Experience Brings Higher Expectations for DL

Jeffrey Whitaker

Jeffrey Whitaker discusses his preparations for his junior season and why he expects the front four to be improved.

a, Ala.--After relying on young players last year on the front four, Auburn's football coaches are hoping that more experience on the defensive line will mean more production from the tackles and ends.

One of those players being counted on for more production, junior tackle Jeffrey Whitaker, says he likes what he is seeing from the guys on the front four so far in their offseason workouts. Whitaker predicts the defensive front will be improved for the 2012 season.

The system that new defensive coordinator Brian VanGorder is putting into place is something that the junior says he especially likes. "No disrespect to the old defense, but I love this better because it's simplified," he says.

"You're going to put your hand in the dirt, it's going to be ‘mano a mano' and you're going to have to beat him. This defense goes back to how football is supposed to be played--defensive linemen have to whoop offensive linemen to go hit the ball carrier."

The Warner Robins, Ga., native adds that the more aggressive, attacking style of play should take the Tigers' front four to a new level of production.

With VanGorder's defensive style and what should be improved depth on the front four, the Tigers are expected to have a stronger playing rotation at tackle and end than they did last season. Whitaker says that will help be a major benefit to the defense as a whole.

"If I'm whooping on this guy, they (the offensive linemen) don't rotate," he says. "If it's time for me to take a break and a fresh body like Angelo Blackson comes in and whoops up on him, by the fourth quarter it's going to be lights out for us. He's not going to want any more.

"We need the rotation just to stay healthy with the season," Whitaker adds. "Playing the SEC, that's one thing we have to have is rotation of the defensive line."

Whitaker says the young players, like Blackson, are improving substantially and that makes sense because experience is such an important factor. "Your head isn't going a million miles per hour, you kind of know what's going on, how to play blocks and this and that," he points out. "You kind of know how to get yourself into shape and the shape you need to be in, and how important the offseason is. It should be night and day, and that's the expectation for them."

Whitaker, who played at around 320 pounds last season, has dropped weight to improve his quickness. He notes that he weighed in at 301 this week. He says as long as he stays at 305 or less he is right where he needs to be. "That'll just give me leeway if I want to go to Zaxby's or something like that," he jokes about his current weight.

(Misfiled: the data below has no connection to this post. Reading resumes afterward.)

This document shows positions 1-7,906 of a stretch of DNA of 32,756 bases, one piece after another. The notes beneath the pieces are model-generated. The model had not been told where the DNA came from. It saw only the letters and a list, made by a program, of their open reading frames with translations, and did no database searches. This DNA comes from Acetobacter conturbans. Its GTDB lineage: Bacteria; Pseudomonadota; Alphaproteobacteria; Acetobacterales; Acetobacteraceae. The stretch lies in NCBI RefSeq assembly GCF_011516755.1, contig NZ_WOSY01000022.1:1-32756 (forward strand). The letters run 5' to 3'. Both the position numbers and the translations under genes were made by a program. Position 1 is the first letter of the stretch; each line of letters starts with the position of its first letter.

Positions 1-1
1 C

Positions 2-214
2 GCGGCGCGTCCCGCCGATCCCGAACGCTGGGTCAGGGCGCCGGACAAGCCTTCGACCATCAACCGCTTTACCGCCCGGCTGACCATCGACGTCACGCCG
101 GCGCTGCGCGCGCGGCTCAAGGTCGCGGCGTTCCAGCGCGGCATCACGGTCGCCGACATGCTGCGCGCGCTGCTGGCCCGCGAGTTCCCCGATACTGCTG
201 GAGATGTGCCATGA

While Whitaker has been losing weight, his friend and fellow defensive lineman, Corey Lemonier, is trying to gain weight during the offseason. Lemonier, an All-SEC end last season, is having success. The junior is up to 247 pounds. Whitaker says that Lemonier is a "different eater" and likes foods like Rice and sushi. "Man, I'm country. Give me some fried chicken, macaroni, greens, I'll weigh in and we'll talk about it later. That is how it is with me."

Whitaker is shown in a spring practice.

Whitaker started in all 13 games of the 2011 season, recording 25 tackles, including two for a loss. He had three QB hurries with a forced fumble and a fumble recovery. Although his body is smaller this year his expectations for his on the field performance are bigger.

The defensive tackle remembers that Tracy Rocker, the former AU coach who recruited him to play for the Tigers, told Whitaker that he and the other defensive linemen he came in with that they would have their ups and downs as freshmen and sophomores, but by the time they were juniors they would be prepared to become difference-makers for the team.

"Sophomore year is going to be a little bump in the road--that is exactly what he said," Whitaker remembers. "He said, ‘Man, your junior year is go to be wow.' That is the word he used for it. You look around and you look at Corey, Dee Ford and Nosa (Eguae) and me and Ken (Kenneth Carter), you're just going, ‘Wow, this could be pretty special.' That is why this point where we are at right now we are working pretty hard in training."

While formal practices with the coaches won't start until August, the players are doing strength and conditioning workouts with Coach Kevin Yoxall and his staff. Whitaker says the Tigers are being thoroughly "Yoxercized" at this time of year with weight training and running. Additionally, players are getting together with others in their position groups and reviewing what they learned on the field during spring training.

Whitaker notes for the defensive linemen, there isn't a whole lot they can do to work on technique unless they are going full speed with pads on, but the older players can help the younger ones with questions about alignments and assignments as well as footwork and other techniques. The junior adds the goal for the voluntary workouts is to get all the players to the point that when the pads go on later this summer "everything will be second nature."

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